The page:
Hi and Sheep Help please!
I am new to the forum although I have been looking at the website quite a lot over the past few months.
I live in Auckland and have a small field that I have been trying to decide what to do with. I was raised on a farm in the UK so fairly confident with animals and understanding small farming (although my Dads farm is far from small!)
Today I have had a call from a friend who has 2 lambs and wants to know if I want them. Randomly her boss has sheep and told her he had some lambs abandoned by their mums and she fell in love so has taken them home to bottle feed. Well of course 1 day in and she has quickly realised lambs are not kittens so is needing to re-home them!
I'm keen to take them and to eat them later down the road - not that she knows that yet
Can any offer me some advise please? Is there anything straight away that I should know before taking them? I need to look into home kill regulations more as in the UK we would send the lambs off to market, I dont know if NZ is the same. Also are they going to require any vaccinations in order for them to be safe to eat
Any advice you can give is great, its currently night time in the UK and my dad is sleeping so I can't call him!
wean across slowly to Anlamb or Milligans etc. Little and often. I personally don't bring lambs inside, I have a quiet sheltered hut with cover from all wind and rain, I use straw for the bedding and the enclosure that they are allowed out into during the daytime is also under cover and sheltered from the south east where our coldest wind/rain comes from. They are only locked into the hut for the first 3-4 nights and quickly settle in. This area opens out into main sheep paddock where I often have ewes and lambs and they quickly join the others but always return for feeds and sleeping into hte enclosure/hut.
Some vets offer free vaccinations for any pet/ag day lambs, so ask around for that info from a couple of local vets.
Homekill, you can do it yourself, or plenty of rural butchers offer that service either on farm or you drop them off at their slaughter house, a week later you get your beautiful meat back. You just can't sell your meat to anyone else.
Otherwise, have fun and enjoy them.
Breeding black Wiltshire shedding sheep.
Full shedding, easy care, good feet, easy lambing and good mothering is what it takes to make the breeding cut!
Basically in New Zealand you are allowed to kill for your own use but you may not legally sell the meat. As far as drenching and vaccinations are concerned it depends upon how lucky you feel whether you do it or take a chance on your sheep randomly dying at an inconvenient time.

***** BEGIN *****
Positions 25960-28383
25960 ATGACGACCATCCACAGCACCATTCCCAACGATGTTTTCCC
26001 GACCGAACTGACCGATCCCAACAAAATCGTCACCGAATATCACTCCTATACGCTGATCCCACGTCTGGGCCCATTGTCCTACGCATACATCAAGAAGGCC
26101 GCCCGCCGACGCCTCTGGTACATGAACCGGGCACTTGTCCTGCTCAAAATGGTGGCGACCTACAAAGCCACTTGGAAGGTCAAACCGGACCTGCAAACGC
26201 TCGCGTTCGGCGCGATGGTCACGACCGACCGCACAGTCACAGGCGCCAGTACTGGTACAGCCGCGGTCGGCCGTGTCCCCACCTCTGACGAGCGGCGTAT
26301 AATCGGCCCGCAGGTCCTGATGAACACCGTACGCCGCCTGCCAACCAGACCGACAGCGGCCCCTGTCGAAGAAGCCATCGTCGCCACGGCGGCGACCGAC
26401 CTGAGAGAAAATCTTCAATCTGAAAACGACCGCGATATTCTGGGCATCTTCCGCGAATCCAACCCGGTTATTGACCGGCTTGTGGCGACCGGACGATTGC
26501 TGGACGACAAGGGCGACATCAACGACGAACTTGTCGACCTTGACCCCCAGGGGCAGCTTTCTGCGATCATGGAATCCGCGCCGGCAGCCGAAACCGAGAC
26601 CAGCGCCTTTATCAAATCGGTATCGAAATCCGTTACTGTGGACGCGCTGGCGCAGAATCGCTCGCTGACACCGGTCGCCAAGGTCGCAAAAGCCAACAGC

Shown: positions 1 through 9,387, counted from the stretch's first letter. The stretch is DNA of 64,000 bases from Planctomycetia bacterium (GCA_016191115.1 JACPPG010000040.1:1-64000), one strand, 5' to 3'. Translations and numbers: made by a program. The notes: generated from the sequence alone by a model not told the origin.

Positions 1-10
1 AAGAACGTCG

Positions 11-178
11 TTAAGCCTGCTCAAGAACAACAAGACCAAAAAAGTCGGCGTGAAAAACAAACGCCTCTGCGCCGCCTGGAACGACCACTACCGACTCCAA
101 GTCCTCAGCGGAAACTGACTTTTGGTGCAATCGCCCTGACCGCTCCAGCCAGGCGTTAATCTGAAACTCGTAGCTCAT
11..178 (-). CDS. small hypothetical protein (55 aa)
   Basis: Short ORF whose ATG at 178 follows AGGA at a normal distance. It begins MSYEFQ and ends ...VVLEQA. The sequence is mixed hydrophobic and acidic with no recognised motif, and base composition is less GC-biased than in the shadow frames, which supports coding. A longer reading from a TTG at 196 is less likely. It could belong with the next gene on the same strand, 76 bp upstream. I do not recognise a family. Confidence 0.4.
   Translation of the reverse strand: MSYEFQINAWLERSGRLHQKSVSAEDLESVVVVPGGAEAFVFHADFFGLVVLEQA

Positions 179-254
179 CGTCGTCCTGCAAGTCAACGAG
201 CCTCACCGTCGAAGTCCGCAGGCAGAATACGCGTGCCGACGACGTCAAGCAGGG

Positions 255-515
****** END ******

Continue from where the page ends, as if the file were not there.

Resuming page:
Feeding instructions on the pack, but better to go with more feeds per day if you can manage it.
I never feed more that 500ml at a feed....
Make sure the got colostrum otherwise they are prone to just die.
If the ewes were vaccinated and they got colostrum ...which I doubt if they were abandoned, you can get a couple of doses from the vet....shouldn't need drenching
Keep them clean and warm plenty of grass when the spring grass comes in. There will be homekill, and I am sure that someone from Ak will advise
Edenview;518888 wrote: Where do you get your milk powder from kindajojo? Last season it was so expensive it was hardly worth it for us, was wondering if I was offered another orphan this year if I would take it. But maybe that's just qt prices, obviously here we are all rich and famous....
Farmlands, I was quite surprised, I think it was pushing $90.00 last year...and yes, not worth raising lambs, so I gave any orphans away.....
They will not get worms unless the pasture has been grazed by sheep or goats within the last 2 years.
They are quite likely to get sheep measles due to the neighbours within 6 km feeding their dogs sheep or goat meat or offal that has not been properly processed. There is nothing you can do about that. SM does not affect nor infect humans.
Are all the fences dog-proof?
They will need to be shorn. It has been done with scissors before now, but your best option is to ask the farmer that they came from if you can bring these lambs to his place when the shearer is there. Also ask him if he can supply a little bit of fly repellent.
It is not illegal to leave tails and testicles on, but these tend to make lambs of woolly breeds daggy. Tail much shorter than is common in England, otherwise the stumps get dirty which makes the legs dirty.